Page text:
An earlier version of the tax credit stood at $20 and $10, respectively, and was capped at 75 million tons, which simply didn’t provide enough long-term certainty to spur many projects.

    The estimated cost of carbon capture is about $60 per metric ton for coal-fired plants and around $70 for natural-gas plants, according to a 2015 report from the Office of Fossil Energy. Another $11 goes to transporting and storing the carbon dioxide. So the tax credit still can’t, in and of itself, offset the costs for the electricity sector today.

    But it could make the financial difference for some plants tapping into other sources of subsidies, particularly as the price of carbon capture falls over the next few years, says Matt Lucas, associate director at the Center for Carbon Removal, a nonprofit in Oakland, California.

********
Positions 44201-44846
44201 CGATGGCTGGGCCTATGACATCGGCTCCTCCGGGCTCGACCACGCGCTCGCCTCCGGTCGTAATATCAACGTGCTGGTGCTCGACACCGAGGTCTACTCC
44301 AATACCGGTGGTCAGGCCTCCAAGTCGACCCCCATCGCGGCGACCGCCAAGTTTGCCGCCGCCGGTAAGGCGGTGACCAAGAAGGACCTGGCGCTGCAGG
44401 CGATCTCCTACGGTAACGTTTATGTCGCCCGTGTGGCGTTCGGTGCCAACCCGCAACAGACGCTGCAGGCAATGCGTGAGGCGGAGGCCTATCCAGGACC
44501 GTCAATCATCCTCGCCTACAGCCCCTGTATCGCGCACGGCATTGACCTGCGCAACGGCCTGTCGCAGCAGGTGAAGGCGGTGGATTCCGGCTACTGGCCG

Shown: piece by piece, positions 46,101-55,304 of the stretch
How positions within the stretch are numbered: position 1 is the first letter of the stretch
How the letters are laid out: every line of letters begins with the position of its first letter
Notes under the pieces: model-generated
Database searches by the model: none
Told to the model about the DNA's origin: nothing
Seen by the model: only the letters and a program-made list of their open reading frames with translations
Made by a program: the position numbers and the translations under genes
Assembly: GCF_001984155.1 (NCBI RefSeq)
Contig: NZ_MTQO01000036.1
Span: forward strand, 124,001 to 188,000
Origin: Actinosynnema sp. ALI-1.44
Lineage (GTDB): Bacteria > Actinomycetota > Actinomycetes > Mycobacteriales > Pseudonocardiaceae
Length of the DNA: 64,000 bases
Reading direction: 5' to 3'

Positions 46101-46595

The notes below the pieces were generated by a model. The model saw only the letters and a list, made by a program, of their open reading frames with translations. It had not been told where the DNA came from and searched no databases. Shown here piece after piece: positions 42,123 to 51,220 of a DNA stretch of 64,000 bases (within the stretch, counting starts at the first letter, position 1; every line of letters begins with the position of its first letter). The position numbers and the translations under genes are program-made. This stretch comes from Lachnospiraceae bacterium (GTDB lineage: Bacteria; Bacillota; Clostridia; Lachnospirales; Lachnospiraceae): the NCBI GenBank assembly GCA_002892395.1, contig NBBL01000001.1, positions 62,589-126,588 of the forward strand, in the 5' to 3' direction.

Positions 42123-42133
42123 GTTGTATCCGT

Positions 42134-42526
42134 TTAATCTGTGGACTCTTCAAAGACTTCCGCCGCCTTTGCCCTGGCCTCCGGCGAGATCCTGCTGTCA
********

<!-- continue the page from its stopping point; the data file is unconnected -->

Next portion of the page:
Moreover, the new tax credit should already be enough to offset the cost of carbon-capture systems at facilities producing things like ethanol, fertilizer, ethylene oxide, and other processed fuels. Those costs range from $9 to $30 per ton, according to an earlier report from the Office of Fossil Energy. In these cases, carbon capture isn’t as expensive because the processes result in higher concentrations of the gas. (Carbon-capture costs for cement and steel, two of the biggest industrial emitters, are still closer to $100 per ton.)

    Making carbon capture affordable for the industrial sector is critical since there are few affordable ways to clean up many of these businesses, largely because the gas is a by-product of production itself. They’re also major contributors to total greenhouse emissions: ethanol production alone accounts for 2 percent of the nation’s carbon dioxide, while fertilizer production accounts for 1 percent.